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New My 0.02A
Going by the patent it seems they stuffed a Buss-style fuse inside the plug. Given you have 2 donor devices, grind down one of the plugs until you get to the fuse and you may be able to figure out what rating they used (from another post I found, the blue part is just a mold over the plug to prevent you from replacing the fuse.)

Barring serious problems with your electric supply (but then you would be grossing in light bulbs too), I would consider the things defective. A motor does not need a fast blowing fuse and any electronics are behind a DC converter. The only thing I can think of is that they undersized the fuse to limit current draw by a jammed motor but forgot the surge when the motor reverses combined with the upward creeping US voltage (ours is now 123V) and cut things too close.

As to what the fuse is really there for:
A fuse will react to rapid failure conditions, and current increase over its capacity, and will protect components upstream from the motor, such as the cordset.
:-/

PS. from the manual
AVOID the use of extension cords, power strips, power taps, outlet style air fresheners or other cord connected device, as these devices may overheat and cause a fire hazard.
- Quick - go unplug everything connected via a cord (including these fans)! ;-)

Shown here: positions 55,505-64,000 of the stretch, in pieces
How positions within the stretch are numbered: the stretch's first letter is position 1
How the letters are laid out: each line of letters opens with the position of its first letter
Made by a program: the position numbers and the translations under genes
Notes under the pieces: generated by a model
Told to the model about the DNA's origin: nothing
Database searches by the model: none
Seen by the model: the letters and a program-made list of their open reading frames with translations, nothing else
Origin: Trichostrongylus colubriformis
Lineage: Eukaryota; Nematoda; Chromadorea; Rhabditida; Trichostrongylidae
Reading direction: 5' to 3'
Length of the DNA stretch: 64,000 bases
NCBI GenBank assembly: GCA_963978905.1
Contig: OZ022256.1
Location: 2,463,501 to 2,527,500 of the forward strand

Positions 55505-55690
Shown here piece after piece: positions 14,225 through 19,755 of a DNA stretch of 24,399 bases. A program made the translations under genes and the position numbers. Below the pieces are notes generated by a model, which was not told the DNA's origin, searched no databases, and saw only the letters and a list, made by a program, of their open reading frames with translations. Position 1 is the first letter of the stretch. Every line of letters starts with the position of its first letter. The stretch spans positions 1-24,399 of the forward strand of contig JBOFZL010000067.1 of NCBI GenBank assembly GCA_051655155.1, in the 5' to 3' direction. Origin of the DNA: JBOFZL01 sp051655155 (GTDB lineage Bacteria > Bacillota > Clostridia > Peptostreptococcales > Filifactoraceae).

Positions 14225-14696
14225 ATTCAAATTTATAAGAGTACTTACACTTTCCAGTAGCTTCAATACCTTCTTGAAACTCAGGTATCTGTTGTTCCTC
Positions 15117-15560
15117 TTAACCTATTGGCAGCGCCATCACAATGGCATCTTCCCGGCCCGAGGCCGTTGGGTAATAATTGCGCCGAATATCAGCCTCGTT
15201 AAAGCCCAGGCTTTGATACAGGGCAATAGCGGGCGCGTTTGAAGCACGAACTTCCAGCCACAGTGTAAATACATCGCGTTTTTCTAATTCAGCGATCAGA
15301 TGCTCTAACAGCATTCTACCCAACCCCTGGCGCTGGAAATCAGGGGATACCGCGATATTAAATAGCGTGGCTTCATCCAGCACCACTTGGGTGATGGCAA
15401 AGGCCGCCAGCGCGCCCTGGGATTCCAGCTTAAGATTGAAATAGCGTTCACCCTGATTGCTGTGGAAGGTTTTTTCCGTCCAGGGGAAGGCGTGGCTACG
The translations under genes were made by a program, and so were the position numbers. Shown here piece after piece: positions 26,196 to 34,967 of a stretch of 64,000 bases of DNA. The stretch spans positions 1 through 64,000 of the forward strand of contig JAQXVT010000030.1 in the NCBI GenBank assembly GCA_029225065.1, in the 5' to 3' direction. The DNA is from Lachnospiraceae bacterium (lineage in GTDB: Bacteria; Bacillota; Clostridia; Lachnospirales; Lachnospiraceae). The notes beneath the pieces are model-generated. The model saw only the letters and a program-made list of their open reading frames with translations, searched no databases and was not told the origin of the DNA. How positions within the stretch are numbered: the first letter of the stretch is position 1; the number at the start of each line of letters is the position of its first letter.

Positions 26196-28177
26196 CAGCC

PPS. Welcome to the sticks!
New They must be reselling these from China.
Chinese stuff always looks really good - but it often doesn't work.

A low power fan needs a fuse "like a fish needs a bicycle". The Chinese are probably also selling these in Europe, where fuses may be required, and the voltage there is double, so the amperage is half.

And yes, the creep. Not just voltage. In times past electric power was at 50 CPS (50Hz now), but the distribution equipment was getting old and couldn't meet the demand. The power companies moved to 60 CPS because the transformers could handle more power at the higher frequencies. That's why aircraft use 400 CPS so the transformers they need are much lighter.

Also in music. A 400 has creeped up to A 440. Makes singing old stuff difficult at the high notes.

Some people resisted this change. A relative described to me an elderly lady they knew who refused to buy a new clock, and adjusted her 50 cps clock twice a day.
New I understand why the power freq shifted, but why music?
--

Drew
New But why music?